About the Books

Mad Madame Lalaurie

On April 10, 1834, firefighters smashed through a padlocked attic door in the burning home of Creole society couple Delphine and Louis Lalaurie. The horrible discovery of chained and mutilated slaves spawned a legend that has endured for over 150 years. But what really happened in the Lalaurie home? Who was "Mad Madame Lalaurie," and what motivated her to commit such ghastly atrocities, if she indeed did? Historian Victoria Cosner Love and author Lorelei Shannon uncover the truth behind one of New Orleans's most famous stories and one of America's most haunted houses.

Missouri's Murderous Matrons

At the turn of the twentieth century, people in Missouri experienced unexpected and horrible deaths due to arsenic. Two different women in two different areas of Missouri, and for two different reasons, used arsenic as a means to get what they wanted. Emma Heppermann, a black widow killer, craved money. Bertha Gifford, an angel of mercy, took sick people into her home and nursed them to death. Follow the trails of these women who murdered for decades before being tried and convicted. From Wentzville to Steelville, Emma left a trail of bodies. And Bertha is suspected of killing almost 10 percent of the population of the little town of Catawissa. Authors Victoria Cosner and Lorelei Shannon offer the gruesome history of Missouri's murderous matrons.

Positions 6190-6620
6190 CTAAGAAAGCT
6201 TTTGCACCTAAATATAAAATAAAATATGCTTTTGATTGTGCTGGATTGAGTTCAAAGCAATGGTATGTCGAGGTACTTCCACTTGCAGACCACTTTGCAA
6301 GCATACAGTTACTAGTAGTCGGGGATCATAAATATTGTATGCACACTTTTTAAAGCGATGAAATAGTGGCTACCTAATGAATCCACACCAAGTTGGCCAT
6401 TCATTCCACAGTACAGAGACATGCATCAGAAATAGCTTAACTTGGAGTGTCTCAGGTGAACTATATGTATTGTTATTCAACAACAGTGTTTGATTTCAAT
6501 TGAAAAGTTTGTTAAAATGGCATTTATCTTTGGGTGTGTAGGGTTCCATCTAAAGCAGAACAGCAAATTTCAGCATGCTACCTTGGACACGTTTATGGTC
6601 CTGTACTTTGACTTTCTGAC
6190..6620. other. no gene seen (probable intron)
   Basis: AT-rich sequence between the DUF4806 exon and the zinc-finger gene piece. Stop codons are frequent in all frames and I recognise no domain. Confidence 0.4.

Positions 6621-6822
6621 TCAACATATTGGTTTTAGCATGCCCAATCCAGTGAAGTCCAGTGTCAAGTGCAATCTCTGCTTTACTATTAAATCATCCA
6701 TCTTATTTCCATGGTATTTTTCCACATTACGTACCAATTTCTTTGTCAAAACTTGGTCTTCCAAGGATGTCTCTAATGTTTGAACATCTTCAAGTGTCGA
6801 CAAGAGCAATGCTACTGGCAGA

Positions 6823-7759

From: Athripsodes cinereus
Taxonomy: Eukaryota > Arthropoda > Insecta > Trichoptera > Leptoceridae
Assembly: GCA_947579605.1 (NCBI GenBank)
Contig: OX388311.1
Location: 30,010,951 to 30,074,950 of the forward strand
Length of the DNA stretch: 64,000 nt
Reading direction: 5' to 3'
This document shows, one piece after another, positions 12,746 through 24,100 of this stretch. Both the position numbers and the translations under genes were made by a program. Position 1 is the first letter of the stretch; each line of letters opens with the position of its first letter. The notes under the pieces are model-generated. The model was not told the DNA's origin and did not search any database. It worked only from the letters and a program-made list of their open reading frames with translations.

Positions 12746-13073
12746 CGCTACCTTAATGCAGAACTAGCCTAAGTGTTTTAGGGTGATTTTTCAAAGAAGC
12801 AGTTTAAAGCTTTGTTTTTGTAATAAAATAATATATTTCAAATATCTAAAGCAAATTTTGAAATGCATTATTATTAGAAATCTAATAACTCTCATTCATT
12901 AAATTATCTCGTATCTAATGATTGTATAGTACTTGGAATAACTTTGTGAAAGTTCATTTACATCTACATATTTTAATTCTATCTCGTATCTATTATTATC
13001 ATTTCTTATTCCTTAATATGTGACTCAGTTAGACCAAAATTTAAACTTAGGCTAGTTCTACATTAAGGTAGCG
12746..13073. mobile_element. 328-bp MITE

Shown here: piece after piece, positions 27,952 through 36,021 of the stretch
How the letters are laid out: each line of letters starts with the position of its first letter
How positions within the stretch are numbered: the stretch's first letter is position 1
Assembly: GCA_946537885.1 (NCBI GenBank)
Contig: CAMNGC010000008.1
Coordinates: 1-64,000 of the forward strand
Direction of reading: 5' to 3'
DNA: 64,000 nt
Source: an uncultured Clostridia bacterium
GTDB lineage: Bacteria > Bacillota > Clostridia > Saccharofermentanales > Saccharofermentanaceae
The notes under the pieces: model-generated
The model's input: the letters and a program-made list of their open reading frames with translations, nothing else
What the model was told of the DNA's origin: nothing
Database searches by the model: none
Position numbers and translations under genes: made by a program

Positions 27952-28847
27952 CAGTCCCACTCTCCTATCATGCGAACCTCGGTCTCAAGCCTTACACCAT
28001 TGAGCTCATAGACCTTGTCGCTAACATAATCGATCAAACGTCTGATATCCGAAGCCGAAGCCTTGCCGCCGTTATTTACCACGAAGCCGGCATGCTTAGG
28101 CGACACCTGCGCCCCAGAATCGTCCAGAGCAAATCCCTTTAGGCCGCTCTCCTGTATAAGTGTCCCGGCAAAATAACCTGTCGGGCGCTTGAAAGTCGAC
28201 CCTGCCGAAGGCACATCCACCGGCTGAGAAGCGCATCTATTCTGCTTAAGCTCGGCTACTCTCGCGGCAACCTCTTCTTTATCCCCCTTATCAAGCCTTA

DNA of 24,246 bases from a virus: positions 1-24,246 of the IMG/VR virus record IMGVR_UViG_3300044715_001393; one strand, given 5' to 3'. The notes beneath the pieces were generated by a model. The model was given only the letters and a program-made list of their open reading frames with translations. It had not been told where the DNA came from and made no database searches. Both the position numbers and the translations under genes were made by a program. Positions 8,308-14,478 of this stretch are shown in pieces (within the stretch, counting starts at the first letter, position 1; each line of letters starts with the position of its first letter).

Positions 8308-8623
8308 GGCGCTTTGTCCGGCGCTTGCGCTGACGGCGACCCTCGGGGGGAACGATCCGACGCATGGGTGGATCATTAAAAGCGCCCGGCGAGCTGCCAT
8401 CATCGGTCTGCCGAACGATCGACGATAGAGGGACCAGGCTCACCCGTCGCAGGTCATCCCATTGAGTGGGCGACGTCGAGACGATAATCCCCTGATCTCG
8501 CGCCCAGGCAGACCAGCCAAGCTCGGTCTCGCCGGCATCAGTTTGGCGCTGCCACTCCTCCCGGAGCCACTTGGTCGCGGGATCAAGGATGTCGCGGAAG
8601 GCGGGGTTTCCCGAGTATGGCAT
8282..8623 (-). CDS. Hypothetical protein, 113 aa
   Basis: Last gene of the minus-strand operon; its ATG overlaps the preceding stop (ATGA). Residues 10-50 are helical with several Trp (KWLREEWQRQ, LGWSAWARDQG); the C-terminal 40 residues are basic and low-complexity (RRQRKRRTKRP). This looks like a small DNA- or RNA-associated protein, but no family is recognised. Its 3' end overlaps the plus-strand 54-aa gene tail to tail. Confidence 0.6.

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Mad Doctor McDowell

Body snatcher. Grave robber. Mad scientist. Brilliant surgeon. Delve into the macabre world of St. Louis's Dr. Joseph Nash McDowell, a man so loathed by the public that he wore body armor and so idolized by his anatomy students that they dug up corpses for his experiments. This ghoulish doctor cast a pall over the city and left a host of fiendish mysteries. Did his mother's ghost actually help him escape an angry mob? Did he really hang the corpse of his daughter in Hannibal's Mark Twain Cave? What very real horrors remained in his medical college after loyal Unionists drove him out? Dissect a life surrounded by speculation and a legend littered with ghosts.


The History Press


Contact Victoria

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